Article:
Repsol Targets Upstream Production in Capex Boost

Repsol’s 168,000 net acres in the Marcellus will be among its primary focuses in the upstream sector. The company produced 491 MMcf/D of natural gas from the play in 2017.

Flush with cash following a successful deal with CVC Capital, and buoyed by a steadily rising oil price, Repsol plans to boost investment in all areas of its operations. The Spanish company announced that it had achieved all of the goals established in its initial 2016–2020 Strategic Plan, and in a revised plan released this week it said that it will raise its overall Capex while gradually increasing upstream production.

The company said it plans to invest $9.3 billion in operations by 2020, with the majority of that spend going to its upstream (exploration and production) business unit. Repsol said it will prioritize onshore and shallow-water projects. Its primary investments in upstream will focus on what the company called the “organic growth” of existing assets that do not require major developments.

Upstream growth is expected to make up a significant portion
of Repsol’s core portfolio Capex over the next 2 years. Source: Repsol.

These assets, the company said, are significant cash generators and should increase production in the short term. They include the Sagari gas field in Peru, which began production in December; the Yme oil field in the central North Sea, which is projected to fast-track to first oil by 2020; and the Bunga Pakma and Kinabalu projects in Malaysia. Other primary investments include Repsol’s shale assets, which include a combined 281,100 acres in the Marcellus and the Eagle Ford. Repsol boosted its Marcellus portfolio with an $8.3-billion acquisition of Talisman Energy in 2015, and it plans to increase its development rigs in the play. The company holds an interest in 168,000 net acres in the Marcellus, producing 491 MMcf/D in natural gas from the play last year.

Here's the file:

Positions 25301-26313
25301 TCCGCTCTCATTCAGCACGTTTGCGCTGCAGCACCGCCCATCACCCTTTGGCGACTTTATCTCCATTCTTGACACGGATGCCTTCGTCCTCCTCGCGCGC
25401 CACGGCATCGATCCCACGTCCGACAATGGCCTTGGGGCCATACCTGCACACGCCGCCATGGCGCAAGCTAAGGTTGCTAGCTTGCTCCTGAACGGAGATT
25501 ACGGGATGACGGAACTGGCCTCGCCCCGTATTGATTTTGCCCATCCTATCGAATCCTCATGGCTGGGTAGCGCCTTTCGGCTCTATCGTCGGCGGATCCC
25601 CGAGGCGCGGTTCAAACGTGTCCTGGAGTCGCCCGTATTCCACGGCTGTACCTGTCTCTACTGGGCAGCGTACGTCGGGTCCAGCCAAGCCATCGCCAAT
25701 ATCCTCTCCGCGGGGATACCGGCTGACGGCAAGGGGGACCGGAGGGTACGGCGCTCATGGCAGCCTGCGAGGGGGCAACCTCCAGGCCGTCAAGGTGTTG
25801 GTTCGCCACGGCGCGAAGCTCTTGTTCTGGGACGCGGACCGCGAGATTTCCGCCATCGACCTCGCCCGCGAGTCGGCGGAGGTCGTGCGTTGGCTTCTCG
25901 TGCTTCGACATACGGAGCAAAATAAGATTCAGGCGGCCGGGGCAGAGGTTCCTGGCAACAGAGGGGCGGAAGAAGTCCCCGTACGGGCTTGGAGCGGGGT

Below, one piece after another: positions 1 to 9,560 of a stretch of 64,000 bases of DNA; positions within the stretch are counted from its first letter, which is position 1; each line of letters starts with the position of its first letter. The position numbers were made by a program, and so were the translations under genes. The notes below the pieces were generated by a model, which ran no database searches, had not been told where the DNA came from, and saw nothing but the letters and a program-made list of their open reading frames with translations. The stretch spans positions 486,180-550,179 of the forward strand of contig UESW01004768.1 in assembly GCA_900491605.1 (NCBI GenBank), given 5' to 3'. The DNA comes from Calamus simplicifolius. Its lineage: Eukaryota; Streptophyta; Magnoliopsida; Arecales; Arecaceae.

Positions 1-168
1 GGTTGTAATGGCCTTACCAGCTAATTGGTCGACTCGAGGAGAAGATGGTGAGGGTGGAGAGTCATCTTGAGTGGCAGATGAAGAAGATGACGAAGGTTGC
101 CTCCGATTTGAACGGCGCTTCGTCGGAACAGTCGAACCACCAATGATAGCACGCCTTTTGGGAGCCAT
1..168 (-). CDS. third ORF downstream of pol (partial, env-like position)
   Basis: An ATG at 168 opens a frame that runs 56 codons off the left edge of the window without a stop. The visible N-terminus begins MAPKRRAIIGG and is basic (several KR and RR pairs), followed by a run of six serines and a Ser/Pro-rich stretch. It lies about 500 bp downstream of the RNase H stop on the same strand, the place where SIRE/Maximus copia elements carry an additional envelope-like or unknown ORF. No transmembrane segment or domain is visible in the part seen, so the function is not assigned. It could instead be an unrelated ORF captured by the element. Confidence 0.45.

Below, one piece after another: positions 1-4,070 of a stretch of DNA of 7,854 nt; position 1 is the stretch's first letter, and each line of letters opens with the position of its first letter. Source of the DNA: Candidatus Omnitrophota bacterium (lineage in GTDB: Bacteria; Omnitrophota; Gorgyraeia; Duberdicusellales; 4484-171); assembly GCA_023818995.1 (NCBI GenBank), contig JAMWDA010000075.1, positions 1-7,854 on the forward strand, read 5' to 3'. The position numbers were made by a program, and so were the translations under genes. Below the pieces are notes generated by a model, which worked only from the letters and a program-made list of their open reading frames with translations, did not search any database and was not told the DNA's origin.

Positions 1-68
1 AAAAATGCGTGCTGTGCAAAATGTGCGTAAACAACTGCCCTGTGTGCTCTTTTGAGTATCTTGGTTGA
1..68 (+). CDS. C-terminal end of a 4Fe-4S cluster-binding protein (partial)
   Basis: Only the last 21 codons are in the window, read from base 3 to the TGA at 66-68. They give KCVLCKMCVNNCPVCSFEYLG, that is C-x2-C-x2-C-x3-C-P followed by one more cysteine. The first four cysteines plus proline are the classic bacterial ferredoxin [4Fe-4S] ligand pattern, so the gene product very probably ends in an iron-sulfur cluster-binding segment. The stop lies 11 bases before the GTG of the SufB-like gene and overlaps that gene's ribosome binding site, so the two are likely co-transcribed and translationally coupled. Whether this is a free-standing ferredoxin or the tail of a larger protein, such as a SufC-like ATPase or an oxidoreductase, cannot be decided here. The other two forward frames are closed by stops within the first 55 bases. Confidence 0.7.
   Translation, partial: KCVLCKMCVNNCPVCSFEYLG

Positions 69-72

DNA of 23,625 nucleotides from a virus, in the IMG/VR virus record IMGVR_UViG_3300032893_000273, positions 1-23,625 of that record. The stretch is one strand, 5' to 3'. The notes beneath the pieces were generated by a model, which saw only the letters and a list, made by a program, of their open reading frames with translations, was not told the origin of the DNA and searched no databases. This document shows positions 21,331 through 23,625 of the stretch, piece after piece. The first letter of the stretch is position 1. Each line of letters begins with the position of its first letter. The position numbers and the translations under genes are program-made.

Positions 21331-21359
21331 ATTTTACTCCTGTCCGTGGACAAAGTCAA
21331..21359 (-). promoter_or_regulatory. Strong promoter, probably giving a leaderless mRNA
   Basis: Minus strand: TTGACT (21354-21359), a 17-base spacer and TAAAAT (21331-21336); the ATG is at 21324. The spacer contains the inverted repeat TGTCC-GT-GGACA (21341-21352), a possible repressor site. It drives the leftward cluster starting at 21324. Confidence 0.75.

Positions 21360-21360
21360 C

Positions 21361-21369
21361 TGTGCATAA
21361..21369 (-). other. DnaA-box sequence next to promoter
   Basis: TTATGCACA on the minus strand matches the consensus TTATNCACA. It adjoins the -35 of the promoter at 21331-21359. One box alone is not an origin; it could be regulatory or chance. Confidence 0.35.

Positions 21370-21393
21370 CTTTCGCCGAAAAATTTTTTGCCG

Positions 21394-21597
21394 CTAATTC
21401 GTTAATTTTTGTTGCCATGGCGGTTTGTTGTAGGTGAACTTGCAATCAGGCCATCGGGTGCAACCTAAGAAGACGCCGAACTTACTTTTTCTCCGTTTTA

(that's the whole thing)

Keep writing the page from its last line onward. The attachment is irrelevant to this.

Repsol said it still expects an increase in overall production to 750,000 BOE/D by 2020 (unchanged from the original strategic plan), primarily through an active portfolio management plan that will replace low-margin production with higher-margin barrels. Its upstream portfolio has doubled in size and is cash positive as of 2017. The revised plan includes a 50% increase in cash flow from operations in upstream, to $3.5 billion, in a flat Brent price scenario of $50/bbl. Repsol’s upstream unit will launch an efficiency and digitalization program in the hopes of achieving that additional free cash flow by 2020. It said that $600-million worth of projects have already been identified and achieved through this program.

The company will invest approximately $4.7 billion in new initiatives, with the bulk of that going to downstream and low-emissions projects. It is targeting a 4.5-GW capacity in renewable energy by 2025, with the hopes of achieving an integrated business managing low-carbon projects.

The revised plan comes in the wake of Repsol’s agreement to sell a 20% stake in Gas Natural to CVC Capital for $4.7 billion in March. The company also sold a 10% stake in Gas Natural to Global Infrastructure Partners in September 2016 for $4.7 billion. Reuters reported following the CVC deal that Repsol had been focused on debt reduction in the years leading up to the deal. In a presentation discussing the strategic plan, Repsol CEO Josu Jon Imaz said that the company has reduced the net debt of the company by approximately $7.1 billion since the end of 2015.

“We delivered as a company, but in this case it was faster than we initially aimed,” Imaz said. “It was driven by the positive downstream environment and by accelerated upstream transformation.”



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